(Comparisons in brackets are with the last time we asked this question in March 2013.)

    15% (-5%) – Cutting the deficit isn’t enough: alongside public spending cuts,

Posted in LDV Members poll | Also tagged | 7 Comments

5 points on Clegg’s admission that Coalition was wrong to cut capital spending

Nick Clegg in DublinNick Clegg has sparked a flurry of excitement with his admission in an interview for The House magazine that the Coalition cut capital spending ‘too far, too fast’ to coin a phrase. Here’s what he said to Paul Waugh and Sam Macrory:

“If I’m going to be sort of self-critical, there was this reduction in capital spending when we came into the Coalition Government. I think we comforted ourselves at the time that it was actually no more than what Alistair Darling spelt out

Posted in News | Also tagged , , , , , , , and | 45 Comments

Eliminating the structural deficit is aiming for the wrong target

HM Treasury logoThere is an appealing simplicity behind the idea of having a zero structural deficit. It is the policy the government is committed to, with its plans to eliminate the structural deficit. And it’s also wrong.

For all the problems in measuring the structural deficit accurately, the concept is a useful one – to measure what the deficit is, once you have allowed for where we are in the economic cycle. Or, as the FT puts it, “A budget deficit that results from a fundamental imbalance in government receipts and expenditures, as opposed to one based on one-off or short-term factors”.

Posted in Op-eds | Also tagged , and | 19 Comments

Opinion: The Conflicts of Economic Policy

Nick Clegg’s conference speech committed Lib Dems to manage debt out of the economy and implement a fair tax regime. But the objectives of economic policy often conflict with each other.

Let’s take it that there are three objectives for current economic policy:

  1. to reduce deficit and the debt it accumulates
  2. to inject demand into the economy
  3. to have a fair tax system

In the following table, I’ve had a try at evaluating recent and proposed economic policies against these objectives.

Posted in Op-eds | Also tagged and | 53 Comments

Nick Clegg says no to Tory plans for more welfare cuts

Newspapers have been reporting for months that the Liberal Democrats were not prepared to sign up to Tory plans for £10 billion of welfare cuts in a spending review that would draw up plans for spending into the next Parliament. Today’s Independent says that Nick Clegg himself will ensure that this Government only produces spending plans for 2015-16. The electorate will then decide in the 2015 election whether they want to pursue further cuts in welfare or a heavier burden of tax on the wealthy.

 The report says;

The Liberal Democrats’ opposition means the review will have to be watered down. Before the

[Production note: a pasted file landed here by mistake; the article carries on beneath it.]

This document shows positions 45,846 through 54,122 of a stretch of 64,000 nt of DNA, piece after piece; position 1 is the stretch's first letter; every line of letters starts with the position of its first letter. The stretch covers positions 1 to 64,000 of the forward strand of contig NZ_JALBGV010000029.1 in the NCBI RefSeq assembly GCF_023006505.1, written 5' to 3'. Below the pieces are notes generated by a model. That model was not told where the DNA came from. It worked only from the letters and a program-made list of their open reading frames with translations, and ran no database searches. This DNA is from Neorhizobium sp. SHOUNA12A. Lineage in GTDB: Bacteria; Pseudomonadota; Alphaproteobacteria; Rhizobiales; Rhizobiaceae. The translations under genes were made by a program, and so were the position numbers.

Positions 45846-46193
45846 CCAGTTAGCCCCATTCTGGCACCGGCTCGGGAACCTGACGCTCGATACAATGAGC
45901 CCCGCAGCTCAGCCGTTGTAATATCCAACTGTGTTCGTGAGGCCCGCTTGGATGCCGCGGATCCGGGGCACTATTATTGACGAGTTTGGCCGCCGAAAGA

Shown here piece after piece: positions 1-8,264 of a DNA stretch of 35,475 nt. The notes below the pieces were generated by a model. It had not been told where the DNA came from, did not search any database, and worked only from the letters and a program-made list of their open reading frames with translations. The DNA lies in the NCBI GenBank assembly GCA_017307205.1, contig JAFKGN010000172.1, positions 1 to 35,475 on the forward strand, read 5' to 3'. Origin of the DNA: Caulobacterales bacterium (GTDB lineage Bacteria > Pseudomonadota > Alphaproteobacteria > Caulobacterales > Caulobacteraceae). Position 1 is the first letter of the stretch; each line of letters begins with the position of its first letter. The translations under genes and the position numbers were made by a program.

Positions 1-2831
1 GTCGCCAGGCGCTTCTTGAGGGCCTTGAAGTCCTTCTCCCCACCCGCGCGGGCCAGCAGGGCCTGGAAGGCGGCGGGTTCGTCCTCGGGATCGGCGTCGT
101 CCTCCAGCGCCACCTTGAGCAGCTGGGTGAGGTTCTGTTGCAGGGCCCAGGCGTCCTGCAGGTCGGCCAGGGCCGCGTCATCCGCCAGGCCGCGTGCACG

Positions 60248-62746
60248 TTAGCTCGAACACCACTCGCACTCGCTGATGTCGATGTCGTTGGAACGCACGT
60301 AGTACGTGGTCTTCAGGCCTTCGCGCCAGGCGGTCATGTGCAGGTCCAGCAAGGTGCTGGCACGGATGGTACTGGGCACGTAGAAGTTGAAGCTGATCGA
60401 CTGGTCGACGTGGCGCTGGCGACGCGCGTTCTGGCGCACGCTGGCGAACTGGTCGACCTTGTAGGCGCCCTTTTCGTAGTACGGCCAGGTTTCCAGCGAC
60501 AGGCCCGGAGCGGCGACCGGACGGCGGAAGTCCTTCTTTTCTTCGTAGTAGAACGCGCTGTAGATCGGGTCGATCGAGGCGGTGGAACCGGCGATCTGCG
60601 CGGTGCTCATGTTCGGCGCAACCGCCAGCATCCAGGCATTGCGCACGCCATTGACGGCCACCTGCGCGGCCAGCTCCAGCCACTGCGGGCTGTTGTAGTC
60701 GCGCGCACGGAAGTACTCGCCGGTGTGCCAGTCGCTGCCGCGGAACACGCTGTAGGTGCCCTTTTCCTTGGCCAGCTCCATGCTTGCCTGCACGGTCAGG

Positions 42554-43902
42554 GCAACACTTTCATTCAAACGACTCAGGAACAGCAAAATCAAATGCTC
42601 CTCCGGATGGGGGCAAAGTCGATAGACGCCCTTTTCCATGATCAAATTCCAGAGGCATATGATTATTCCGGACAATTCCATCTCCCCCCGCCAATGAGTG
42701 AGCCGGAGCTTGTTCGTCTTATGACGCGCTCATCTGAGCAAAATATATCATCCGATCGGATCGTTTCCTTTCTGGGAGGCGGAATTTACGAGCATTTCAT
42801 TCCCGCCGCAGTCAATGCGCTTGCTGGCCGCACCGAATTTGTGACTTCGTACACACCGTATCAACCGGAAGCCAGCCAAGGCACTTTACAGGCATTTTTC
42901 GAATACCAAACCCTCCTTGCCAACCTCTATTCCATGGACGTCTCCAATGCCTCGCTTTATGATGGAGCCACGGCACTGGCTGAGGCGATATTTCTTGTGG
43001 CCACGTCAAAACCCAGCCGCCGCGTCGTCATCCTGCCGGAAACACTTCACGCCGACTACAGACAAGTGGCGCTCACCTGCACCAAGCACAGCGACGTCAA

Posted in News | Also tagged , , , , and | 10 Comments

LibLink: David Laws MP writes about the Lib Dem ambition for fairer tax

David Laws has argued at the Guardian’s Comment is Free site that the Coalition should accelerate Liberal Democrat tax cutting plans.

The government’s previous plan was for the allowance to rise in steps of £630 over the next few years, to reach £10,000 by April 2015. Clegg and chief treasury secretary Danny Alexander are rightly insisting that we look to bring forward those tax cuts. This week they seemed to attract the unlikely support of Labour’s Ed Balls. But his plan for a totally unfunded tax cut is as unlikely to convince the deputy prime minister as it is the chancellor.

The

Posted in News | Also tagged , , , , and | 28 Comments

Opinion: The Coalition are winning the economic argument

It’s a dark winter night in Westminster but the building from which a group of men emerge is still wreathed in light. The men clamber into a sleek car, which streaks away through the emptying streets. Their journey is short in physical distance, but it’s long on significance for all of them. They are serious of face and purpose as the vehicle stops by one of the quieter spots on the riverbank.

The heaviest of the men is the first to get out, he flashes a look along the river bank, and seeing it deserted, nods quickly to his companions, all of whom

Posted in Op-eds | Also tagged , , and | 30 Comments
Advert



Recent Comments

  • User AvatarJohnTilley 19th Dec - 6:02pm
    The headline " By-election update: Gains on the year " comes straight from the new book entitled simply ' 2014 '. The handwritten version turned...
  • User AvatarHelen Dudden 19th Dec - 5:58pm
    Actually I read the report and thought about it. It makes sense to settle things. An apology would still be acceptable to me. I don't...
  • User Avatarsimon 19th Dec - 5:55pm
    @ Matthew "As someone who is passionate about getting rid of Clegg and winning back the Liberal Democrats for what they used to stand for"...
  • User AvatarJenny Barnes 19th Dec - 5:49pm
    I was the "someone" who proposed an amendment about citizen's income. One of my reasons for doing so was that I see no possibility of...
  • User AvatarPeter Chegwyn 19th Dec - 5:47pm
    Glenn Andrews beat me by four minutes in pointing that out! And before anyone says that another massive dent in our local government base is...
  • User AvatarPeter Chegwyn 19th Dec - 5:43pm
    So, to flesh out the figures a little more: i) There were no Lib. Dem. candidates in just over a third of the 274 principal...